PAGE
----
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Reviews by Dr. Frank Swietek   

APART 
C- 
Producer  Ryan Rettig 
Director  Aaron Rottinghaus 
Writer  Aaron Rottinghaus 
Starring Olesya Rulin  Josh Danziger  Bruce McGill  David Born  Jason Davis 
Michael Bowen  Shiree Nelson  Joey Lauren Adams  Sue Rock 
Studio  Truly Indie 
Review  Amnesia, certainly one of the hoariest cliches in the dramatic arsenal, is the linchpin of this disjointed, slow-moving psychological thriller by Aaron Rottinghaus. “Apart” has a sleek surface, courtesy of cinematographer J.P. Lipa, and the acting is reasonably good, but the fractured, mannered style fails to invigorate what’s actually a rather straightforward, if unlikely, narrative.

As the picture opens, Noah Greene (Josh Danziger) awakens from a protracted coma and his doctor (Bruce McGill) tries to help him recover his memory, lost when he suffered a head trauma during a fire in which his father (David Born) died. His brother (Jason Davis) urges him to get on with his life, but Noah is haunted by a feeling of responsibility and determined to uncover the truth, especially after a stranger named Teddy Berg (Michael Bowen) appears and prods him.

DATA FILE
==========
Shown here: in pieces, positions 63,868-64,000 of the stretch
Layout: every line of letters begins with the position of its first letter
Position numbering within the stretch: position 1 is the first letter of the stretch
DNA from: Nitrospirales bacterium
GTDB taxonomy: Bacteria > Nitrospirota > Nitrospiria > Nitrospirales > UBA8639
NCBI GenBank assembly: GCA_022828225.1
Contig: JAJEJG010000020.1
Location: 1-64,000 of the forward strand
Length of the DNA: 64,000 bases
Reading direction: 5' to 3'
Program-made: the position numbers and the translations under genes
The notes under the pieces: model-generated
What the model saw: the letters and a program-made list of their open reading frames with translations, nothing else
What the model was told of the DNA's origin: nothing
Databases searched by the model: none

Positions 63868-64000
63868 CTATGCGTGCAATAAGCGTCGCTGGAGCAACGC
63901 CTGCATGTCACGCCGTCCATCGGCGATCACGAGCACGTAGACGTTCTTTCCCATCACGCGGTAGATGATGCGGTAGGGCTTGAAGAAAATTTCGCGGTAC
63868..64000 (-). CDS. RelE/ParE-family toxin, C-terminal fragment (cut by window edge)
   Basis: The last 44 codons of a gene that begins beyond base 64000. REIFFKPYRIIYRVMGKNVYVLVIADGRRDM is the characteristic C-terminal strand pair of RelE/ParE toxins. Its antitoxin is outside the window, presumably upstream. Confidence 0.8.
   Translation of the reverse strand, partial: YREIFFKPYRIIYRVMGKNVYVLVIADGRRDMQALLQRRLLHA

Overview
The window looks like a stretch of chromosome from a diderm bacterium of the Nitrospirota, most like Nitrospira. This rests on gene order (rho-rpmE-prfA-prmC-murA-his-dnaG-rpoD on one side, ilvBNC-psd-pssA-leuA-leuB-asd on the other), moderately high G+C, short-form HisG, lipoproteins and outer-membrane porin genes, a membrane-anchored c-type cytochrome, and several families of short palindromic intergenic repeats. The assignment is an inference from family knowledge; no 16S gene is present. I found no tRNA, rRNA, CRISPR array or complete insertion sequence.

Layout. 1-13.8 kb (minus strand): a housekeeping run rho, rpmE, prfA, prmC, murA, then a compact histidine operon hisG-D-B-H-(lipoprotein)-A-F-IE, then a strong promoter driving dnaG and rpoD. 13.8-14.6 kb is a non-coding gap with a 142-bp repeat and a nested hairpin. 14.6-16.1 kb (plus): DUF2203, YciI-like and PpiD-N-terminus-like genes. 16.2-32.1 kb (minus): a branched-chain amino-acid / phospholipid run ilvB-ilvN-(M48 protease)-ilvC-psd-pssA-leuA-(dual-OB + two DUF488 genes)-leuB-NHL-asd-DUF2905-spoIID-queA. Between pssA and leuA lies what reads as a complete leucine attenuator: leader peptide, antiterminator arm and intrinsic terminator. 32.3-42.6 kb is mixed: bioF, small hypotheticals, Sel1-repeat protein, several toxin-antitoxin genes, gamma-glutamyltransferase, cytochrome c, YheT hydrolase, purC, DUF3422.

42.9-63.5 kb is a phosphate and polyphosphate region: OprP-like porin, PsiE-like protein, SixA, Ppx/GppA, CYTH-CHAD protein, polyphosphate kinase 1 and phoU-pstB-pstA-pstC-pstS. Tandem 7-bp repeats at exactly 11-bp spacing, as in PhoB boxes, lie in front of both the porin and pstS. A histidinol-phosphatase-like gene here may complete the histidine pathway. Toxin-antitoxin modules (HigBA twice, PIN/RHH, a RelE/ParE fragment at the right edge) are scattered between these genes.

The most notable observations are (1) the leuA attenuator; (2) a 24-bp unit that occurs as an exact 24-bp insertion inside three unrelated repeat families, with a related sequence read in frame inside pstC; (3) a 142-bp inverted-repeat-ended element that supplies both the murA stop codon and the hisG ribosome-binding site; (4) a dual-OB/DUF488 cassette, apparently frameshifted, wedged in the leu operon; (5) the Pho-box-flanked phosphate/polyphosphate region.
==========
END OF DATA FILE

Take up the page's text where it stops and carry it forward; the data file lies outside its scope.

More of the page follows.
Noah’s search takes him to Emily Gates (Olesya Rulin), an obviously troubled girl who at first demands he let her alone but soon befriends him. It turns out that the two were friends since childhood, even surviving a school bus accident together. And in high school Noah was infatuated with her, and envious when she agreed to go to a senior dance with another boy. But their connection went beyond the romantic: they were joined—as the doctor explains early on, so this is no spoiler—by a rare condition that enabled them to share eerie premonitions and visions. That fact becomes the key to revealing what actually happened on the night of the fire in which Noah was injured.

There’s the germ of a clever idea in “Apart,” but as writer Rottinghaus handles it clumsily, and as director-editor he’s so intent on achieving a shimmering, evocative style that he stumbles where it comes to pacing and narrative flow. The stoic Danziger and the more animated Rulin give the script their all, and the other actors contribute mostly solid turns (though Bowen is sometimes stiff). The craft contributions are fine as well.

But this is the sort of picture that tries too hard and ends up substituting pretension for punch.
 

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